In the event of significant injury, it is clear that medical attention is necessary for the person who is hurt. However, if you’re involved in a low-speed accident, the aches and pains may take several days to appear. When the ambulance and paramedics show up on the scene, they will want to examine anyone involved in the accident to assess for injury, and it’s a good idea to let them check you out even if you feel fine.
If you refuse treatment at the scene of an accident, or state that you’re not injured, and then discover injury hours or days later, it can become increasingly more difficult to make an injury claim. Injuries like concussions can have inconspicuous symptoms at first. Likewise, the rush of adrenaline from the accident can mask symptoms of injury. Seeking reasonable medical treatment following the accident will assist in documenting any accident-related injuries, which may be important down the road.
Contact Your Insurance Company
When you’ve been involved in a car accident, you should contact your insurance company to report the claim. Even if you feel the other driver was at fault, it can take time to gather statements, reports, and other documentation needed in order to determine who was liable for the accident. Reporting your claim promptly is a common policy condition of most insurance contracts, and doing so allows your insurance company to get moving on their investigation.
In 2013, new laws went into effect in Florida and the Personal Injury Protection (PIP) statute was significantly updated. PIP coverage is a first-party medical coverage that all Florida drivers are required to carry. This coverage extends to you as the driver of your vehicle for reasonable medical treatment for injury sustained in a motor vehicle accident regardless of who is at fault. Under this coverage, you have 14 days to seek medical treatment for injuries. When you file a claim with your insurance company, this is an important aspect of the claim that should be clearly explained to you.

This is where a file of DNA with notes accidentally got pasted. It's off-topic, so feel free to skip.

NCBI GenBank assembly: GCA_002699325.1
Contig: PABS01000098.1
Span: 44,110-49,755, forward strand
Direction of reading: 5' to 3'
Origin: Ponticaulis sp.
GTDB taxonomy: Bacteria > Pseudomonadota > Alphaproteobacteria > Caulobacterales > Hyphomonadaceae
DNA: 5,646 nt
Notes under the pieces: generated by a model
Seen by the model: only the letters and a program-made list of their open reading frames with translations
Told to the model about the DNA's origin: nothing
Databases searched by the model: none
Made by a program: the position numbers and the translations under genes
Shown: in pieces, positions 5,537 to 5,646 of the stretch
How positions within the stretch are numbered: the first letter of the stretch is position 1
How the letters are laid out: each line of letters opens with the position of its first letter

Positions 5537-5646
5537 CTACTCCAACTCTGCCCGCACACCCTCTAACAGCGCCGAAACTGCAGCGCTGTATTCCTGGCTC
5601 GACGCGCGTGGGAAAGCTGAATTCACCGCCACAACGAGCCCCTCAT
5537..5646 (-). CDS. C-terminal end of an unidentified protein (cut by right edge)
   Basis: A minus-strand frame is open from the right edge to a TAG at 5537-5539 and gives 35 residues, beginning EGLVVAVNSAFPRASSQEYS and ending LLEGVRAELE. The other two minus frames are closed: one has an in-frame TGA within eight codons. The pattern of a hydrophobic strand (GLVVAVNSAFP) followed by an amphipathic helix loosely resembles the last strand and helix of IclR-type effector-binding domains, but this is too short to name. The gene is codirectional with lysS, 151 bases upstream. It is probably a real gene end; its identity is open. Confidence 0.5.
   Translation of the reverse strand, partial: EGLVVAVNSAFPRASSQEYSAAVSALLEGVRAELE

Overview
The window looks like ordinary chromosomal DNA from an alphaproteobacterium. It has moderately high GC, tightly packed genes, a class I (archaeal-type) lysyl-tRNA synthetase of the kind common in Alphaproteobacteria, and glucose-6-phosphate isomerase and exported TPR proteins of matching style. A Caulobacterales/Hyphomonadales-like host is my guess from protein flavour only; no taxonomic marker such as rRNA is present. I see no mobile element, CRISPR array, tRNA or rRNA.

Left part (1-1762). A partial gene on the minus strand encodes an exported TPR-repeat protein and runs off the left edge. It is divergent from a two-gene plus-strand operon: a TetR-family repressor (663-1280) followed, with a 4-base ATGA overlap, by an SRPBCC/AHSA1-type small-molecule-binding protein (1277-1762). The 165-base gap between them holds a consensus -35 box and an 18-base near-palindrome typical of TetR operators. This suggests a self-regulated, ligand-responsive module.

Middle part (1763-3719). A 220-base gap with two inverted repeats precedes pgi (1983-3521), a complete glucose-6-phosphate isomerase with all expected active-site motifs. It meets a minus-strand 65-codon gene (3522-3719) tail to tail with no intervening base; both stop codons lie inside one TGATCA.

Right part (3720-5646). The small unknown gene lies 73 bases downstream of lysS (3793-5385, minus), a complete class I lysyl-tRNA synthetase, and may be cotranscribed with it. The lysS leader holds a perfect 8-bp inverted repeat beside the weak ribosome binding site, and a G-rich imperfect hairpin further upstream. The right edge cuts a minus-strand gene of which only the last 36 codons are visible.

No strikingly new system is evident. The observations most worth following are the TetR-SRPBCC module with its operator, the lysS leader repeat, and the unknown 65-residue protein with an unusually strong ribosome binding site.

Consult an Attorney
If it is determined the other party was at fault in the accident, his or her insurance company with work with you to compensate you for your damaged vehicle and personal injury. This is usually completed through a sequence of negotiations. Remember that this is something the insurance companies do every day. Unless you have handled hundreds of motor vehicle collision cases, you will have no real idea about what your claim is actually worth. You should not attempt to negotiate with the insurance company yourself. Hire an experienced accident attorney to help you maximize your recovery.
An attorney can represent you for both your property and your injury claim, but more often than not, he or she will have an area of expertise. Likewise, you may want or need to involve an attorney in the property claim negotiations, but might request assistance from an injury lawyer to assist you in your PIP, BI, UM, or UIM claim. A qualified injury attorney will be well-versed in Florida law related to these types of claims, and he or she will be familiar with the applicable statute of limitations related to your claim.
Florida Injury Lawyer
Michael T. Flanagan, Esq. has represented hundreds of Florida drivers for their personal injury claims, and he has what it takes to aggressively represent you, as well. Our firm is committed to helping you get the compensation you deserve for your injury, inconvenience, pain, and suffering. To request a free case evaluation and to learn more about how we can help, contact our office today!